|Fenian dynamite campaign|
|Planned by||Jeremiah O'Donovan Rossa|
|Target||government, military, police and infrastructure|
|Date||14 January 1881 – 10 February 1885|
|Executed by||Irish Republican Brotherhood|
United Irishmen of America
Clan na Gael
|Outcome||British government establish Special Branch in 1883.|
The Fenian dynamite campaign (or Fenian bombing campaign) was a bombing campaign orchestrated by Irish republicans against the British Empire, between the years 1881 and 1885. The campaign was associated with Fenianism; that is to say the Irish revolutionary organisations which aimed to establish an independent Irish Republic; such as the Irish Republican Brotherhood, the Fenian Brotherhood, Clan na Gael and the United Irishmen of America. The campaign, led by Jeremiah O'Donovan Rossa and other Irishmen exiled in the United States, was a form of asymmetrical warfare and targeted infrastructure, government, military and police targets in Great Britain (particularly London). Over 80 people were injured in the attacks and one young boy was killed, as well as two of the bombers in the 1884 attack on London Bridge. The campaign led to the establishment of secret police group Special Branch (originally known as the Special Irish Branch).
Timeline of the campaign
- 14 Jan 1881: A bomb exploded at a military barracks in Salford, Lancashire. A young boy was killed
- 16 Mar 1881: A bomb was found and defused in the Mansion House, London.
- 5 May 1881: Bomb explodes at Chester Barracks, Chester.
- 16 May 1881: Bomb attack at Liverpool police barracks.
- 10 June 1881: Bomb planted at Liverpool Town Hall,
- 30 June 1881: Disguised explosives found aboard SS Malta at Liverpool.
- 2 July 1881: Disguised explosives found aboard SS Bavaria in Liverpool.
- 12 May 1882: A bomb exploded at the Mansion House, London.
- 20 January 1883: In Glasgow, bombs exploded at Tradeston Gasworks, Possil Road Bridge and Buchanan Street Station. About a dozen people were injured.
- 15 Mar 1883: In London, bombs exploded at government buildings at Whitehall and at the offices of The Times newspaper. There were no injuries.
- 29 March 1883: Fenians Denis Deasy, Timothy Featherstone and Patsy Flanagan are arrested while police in County Cork raid the homes and businesses of associates of Deasy and Flanagan.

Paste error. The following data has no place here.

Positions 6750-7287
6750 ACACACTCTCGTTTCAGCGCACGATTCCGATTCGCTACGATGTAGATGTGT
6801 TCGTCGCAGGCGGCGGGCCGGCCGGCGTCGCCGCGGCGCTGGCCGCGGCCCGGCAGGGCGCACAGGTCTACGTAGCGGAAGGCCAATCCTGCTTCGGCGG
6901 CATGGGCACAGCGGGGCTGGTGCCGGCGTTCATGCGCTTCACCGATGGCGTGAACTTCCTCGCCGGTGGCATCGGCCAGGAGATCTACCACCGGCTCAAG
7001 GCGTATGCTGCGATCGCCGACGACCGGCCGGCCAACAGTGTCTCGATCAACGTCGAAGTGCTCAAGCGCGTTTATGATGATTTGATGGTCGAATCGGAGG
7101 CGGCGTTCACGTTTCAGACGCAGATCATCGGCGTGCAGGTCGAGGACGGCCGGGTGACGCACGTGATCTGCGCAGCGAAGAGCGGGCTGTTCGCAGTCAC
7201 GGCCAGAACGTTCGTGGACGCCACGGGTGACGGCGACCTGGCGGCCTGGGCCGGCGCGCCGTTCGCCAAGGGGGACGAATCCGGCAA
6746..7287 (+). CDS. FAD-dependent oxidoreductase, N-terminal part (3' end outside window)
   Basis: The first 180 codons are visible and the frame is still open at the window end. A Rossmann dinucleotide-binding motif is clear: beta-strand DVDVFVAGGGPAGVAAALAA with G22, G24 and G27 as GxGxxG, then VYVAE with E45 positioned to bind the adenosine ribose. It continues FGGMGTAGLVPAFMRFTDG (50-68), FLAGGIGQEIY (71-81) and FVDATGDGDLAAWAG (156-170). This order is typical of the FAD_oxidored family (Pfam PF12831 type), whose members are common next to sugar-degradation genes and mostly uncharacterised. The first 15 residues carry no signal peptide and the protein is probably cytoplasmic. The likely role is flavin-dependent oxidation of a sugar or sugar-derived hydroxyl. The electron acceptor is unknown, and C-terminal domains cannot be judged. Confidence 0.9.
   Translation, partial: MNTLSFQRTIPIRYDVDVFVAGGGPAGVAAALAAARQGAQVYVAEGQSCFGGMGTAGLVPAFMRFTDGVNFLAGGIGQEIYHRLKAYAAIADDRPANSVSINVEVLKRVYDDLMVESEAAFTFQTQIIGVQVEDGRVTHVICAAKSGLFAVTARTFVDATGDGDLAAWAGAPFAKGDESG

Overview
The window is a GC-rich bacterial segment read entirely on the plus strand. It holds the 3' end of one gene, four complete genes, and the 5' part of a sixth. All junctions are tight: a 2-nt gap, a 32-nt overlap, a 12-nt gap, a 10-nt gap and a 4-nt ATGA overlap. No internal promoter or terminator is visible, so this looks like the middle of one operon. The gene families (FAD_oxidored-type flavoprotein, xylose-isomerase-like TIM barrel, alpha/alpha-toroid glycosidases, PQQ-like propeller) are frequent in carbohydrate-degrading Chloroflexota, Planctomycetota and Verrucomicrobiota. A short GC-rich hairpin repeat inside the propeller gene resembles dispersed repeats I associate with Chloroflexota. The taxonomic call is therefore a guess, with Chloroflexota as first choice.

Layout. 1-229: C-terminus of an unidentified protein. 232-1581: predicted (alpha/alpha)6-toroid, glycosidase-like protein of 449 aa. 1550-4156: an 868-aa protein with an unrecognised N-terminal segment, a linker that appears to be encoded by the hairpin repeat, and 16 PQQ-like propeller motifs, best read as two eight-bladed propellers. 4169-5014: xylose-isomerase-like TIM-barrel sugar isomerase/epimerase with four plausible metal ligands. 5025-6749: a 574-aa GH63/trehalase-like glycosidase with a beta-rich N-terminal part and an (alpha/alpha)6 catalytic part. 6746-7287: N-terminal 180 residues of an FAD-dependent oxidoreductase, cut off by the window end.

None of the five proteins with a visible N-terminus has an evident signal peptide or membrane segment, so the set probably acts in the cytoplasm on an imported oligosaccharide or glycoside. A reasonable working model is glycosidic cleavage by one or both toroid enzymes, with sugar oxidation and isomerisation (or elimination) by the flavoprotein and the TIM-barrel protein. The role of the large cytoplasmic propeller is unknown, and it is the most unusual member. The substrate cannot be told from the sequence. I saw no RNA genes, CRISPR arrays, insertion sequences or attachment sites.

- 28 May 1883: Future Easter Rising leader Tom Clarke is sentenced to penal servitude for life.
- 11 June 1883: Gallagher Trials begin.
- 22 August 1883: Fenian 'Red' Jim McDermott arrested.
- 31 August 1883: Those responsible for Glasgow bombings in January were arrested.
- 30 Oct 1883: Two bombs exploded in the London Underground, at Paddington (Praed Street) station (injuring 70 people) and Westminster Bridge station.
- December 1883: Trial of Glasgow bombers.
- 26 Feb 1884: A bomb exploded in the left-luggage room of Victoria station, London. The building was empty at the time and no-one was injured. Other bombs were defused at Charing Cross station, Ludgate Hill station and Paddington station.
- 11 April 1884: John Daly arrested with explosives at Birkenhead.
- 30 May 1884: Three bombs exploded in London: at the headquarters of the Criminal Investigation Department (CID) and the Metropolitan Police Service's Special Irish Branch; in the basement of the Carlton Club, a gentlemen's club for members of the Conservative Party; and outside the home of Conservative MP Sir Watkin Williams-Wynn. Ten people were injured. A fourth bomb was planted at the foot of Nelson's Column but failed to explode.
- 30 July 1884: John Daly, James Egan and William O'Donnell tried at Warwick Assizes under charges of treason.
- 13 Dec 1884: Two American-Irish Republicans, who were planting a bomb on London Bridge, were killed when their bomb prematurely exploded. One of the men was William Mackey Lomasney.
- 2 Jan 1885: A bomb exploded at Gower Street station, London.
- 24 Jan 1885: Three bombs exploded in London, in the House of Commons chamber, in Westminster Hall and in the Banqueting Room of the Tower of London. Two police officers and four civilians were injured. Two men; Henry Burton and James E. Gilbert, were sentenced to penal servitude for life as a result.
- 10 February 1885: Dynamite found at Harrow Road, London.
- List of Irish uprisings
- Fenian Rising
- Fenian raids
- Manchester Martyrs and Cuba Five
- S-Plan - a bombing campaign in England by the Irish Republican Army
- Physical force Irish republicanism
References and notes
- Porter, Bernard. The origins of the vigilant state: the London Metropolitan Police Special Branch before the First World War. Boydell & Brewer, 1991. Pp.27-28
- 16 Lives: Thomas Clarke. p. 30.
- Shane Kenna. "War in the Shadows".
- "London Metropolital Police Service - History - The Fenians".
- "London Metropolitan Police Service - History - Timeline 1870-1889".
- Whelehan, Niall (2012). The Dynamiters: Irish Nationalism and Political Violence in the Wider World, 1867-1900. Cambridge University Press.
- McKenna, Joseph The Irish-American Dynamite Campaign: A History, 1881-1896 (2012) McFarland & Co
- ‘One skilled scientist is worth an army’ – The Fenian Dynamite campaign 1881-85 at The Irish Story
- Thomas Clarke Treason Felony Convict J464 at The Irish Story